I've been thinking about this a lot overnight, and wanted to share some more thoughts. One has to do with giving advice in a potentially very dangerous situation over the internet. I have done a lot of behavior modification with aggressive dogs, some so aggressive that they would try to kill people.
My number one rule when being contacted by an owner is in the case of aggression to NEVER give advice out over the phone or internet. The reason is that in many, if not most, cases there is some information that the owner can not give about the animal, either because they are not aware of it or because it's hard to describe or because language gets in the way. The same is true for the answer I could give. So I'm wondering if it might be good to not get too involved and leave this up to the owner of the horse and the barn owner to deal with and just make it clear that things cannot continue as they are.
I could see that if we could look at a video of this horse we might get a better idea, but even then it is only a short picture in time.
Concerning the horse, I always assume that it is not the animals's fault. I don't think horses or other animals can be held morally responsible for their actions (and in that sense be called "mean"). They do what they do by instinct first and they do what has been taught to them/what has worked for them. In some cases, in the case of brain abnormalities they do abnormal things. We interpret it as "mean" or "viscious" when an animal does things that are dangerous for us. It is always primarily the owner who is morally responsible to keep other people and animals safe. In this case I would think the barn owner has a responsibility to take action if the owner chooses not to or is unable to.

to Annette: I'm thinking from the description given that the horses you worked with may have had the same kind of problem but not nearly as severe, again impossible to know just by reading.

I'm writing all this because I do feel a moral responsibility to protect innocent people in a situation like this, and I know many other people will read this who have similar situations to deal with.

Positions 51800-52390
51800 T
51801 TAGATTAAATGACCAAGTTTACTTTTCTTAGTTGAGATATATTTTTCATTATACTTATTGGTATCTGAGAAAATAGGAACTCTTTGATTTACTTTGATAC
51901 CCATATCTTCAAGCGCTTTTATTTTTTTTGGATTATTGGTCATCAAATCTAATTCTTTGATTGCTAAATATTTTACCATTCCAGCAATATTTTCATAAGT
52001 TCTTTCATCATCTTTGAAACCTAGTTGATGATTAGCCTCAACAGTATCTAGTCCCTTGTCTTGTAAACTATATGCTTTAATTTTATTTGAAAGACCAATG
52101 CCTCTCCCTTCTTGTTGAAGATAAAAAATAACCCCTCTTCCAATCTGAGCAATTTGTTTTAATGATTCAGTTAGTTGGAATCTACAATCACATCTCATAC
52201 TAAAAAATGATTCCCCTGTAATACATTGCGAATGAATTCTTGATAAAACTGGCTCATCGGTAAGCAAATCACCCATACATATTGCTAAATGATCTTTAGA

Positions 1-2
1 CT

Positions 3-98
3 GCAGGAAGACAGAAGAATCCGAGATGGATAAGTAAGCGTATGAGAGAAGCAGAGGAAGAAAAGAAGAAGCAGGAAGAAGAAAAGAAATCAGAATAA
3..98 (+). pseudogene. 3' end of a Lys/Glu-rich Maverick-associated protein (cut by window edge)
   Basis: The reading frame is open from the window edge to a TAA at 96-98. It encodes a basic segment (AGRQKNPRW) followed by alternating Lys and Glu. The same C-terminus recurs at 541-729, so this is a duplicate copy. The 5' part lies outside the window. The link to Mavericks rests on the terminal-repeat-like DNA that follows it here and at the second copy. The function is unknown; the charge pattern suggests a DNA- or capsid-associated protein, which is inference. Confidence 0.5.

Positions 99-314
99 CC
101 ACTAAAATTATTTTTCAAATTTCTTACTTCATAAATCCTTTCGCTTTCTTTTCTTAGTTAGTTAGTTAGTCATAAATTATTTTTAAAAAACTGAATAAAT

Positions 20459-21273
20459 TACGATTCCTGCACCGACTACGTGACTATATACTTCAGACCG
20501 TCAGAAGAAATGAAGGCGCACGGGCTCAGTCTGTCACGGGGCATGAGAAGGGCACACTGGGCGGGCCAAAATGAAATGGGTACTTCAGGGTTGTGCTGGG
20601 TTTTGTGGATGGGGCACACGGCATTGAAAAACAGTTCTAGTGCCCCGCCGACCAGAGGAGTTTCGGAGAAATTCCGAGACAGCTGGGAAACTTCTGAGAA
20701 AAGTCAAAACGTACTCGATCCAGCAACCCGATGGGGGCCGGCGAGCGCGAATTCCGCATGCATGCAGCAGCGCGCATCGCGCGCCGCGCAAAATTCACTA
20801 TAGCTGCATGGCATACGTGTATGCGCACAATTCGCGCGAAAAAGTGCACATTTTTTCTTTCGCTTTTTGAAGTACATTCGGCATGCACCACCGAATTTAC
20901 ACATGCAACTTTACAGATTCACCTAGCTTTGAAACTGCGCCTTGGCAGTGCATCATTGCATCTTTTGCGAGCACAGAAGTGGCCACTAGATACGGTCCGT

It's one thing to be kind to a horse whenever possible but people's safety has to come first. It's a legal obligation for the involved parties, not just a moral one. Don't know the laws in Estonia but I suspect that here in the US someone who knowingly exposes others to a horse that is likely to kill someone would be guilty of manslaughter if someone does get killed. Not trying to be dramatic, just realistic.

Birgit


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PostPosted: Wed Apr 28, 2010 4:48 pm 
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I think that is the best reason to talk to the owner first and ask THEM to fix the problem. Next, I would ensure that the stable owner is fully aware of the situation. I would never, ever, attempt to train or fix an issue with someone else' horse without full cooperation from the owner. It is the owner's responsibility/liability first, and the stable owner's responsibility/liability second. It is not the responsibility of an innocent bystander to fix the problem.

I think first and foremost the mare should be removed from the herd until the issue is resolved.

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PostPosted: Wed Apr 28, 2010 4:51 pm 
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Birgit wrote:
Hi everyone,
I've been thinking about this a lot overnight, and wanted to share some more thoughts.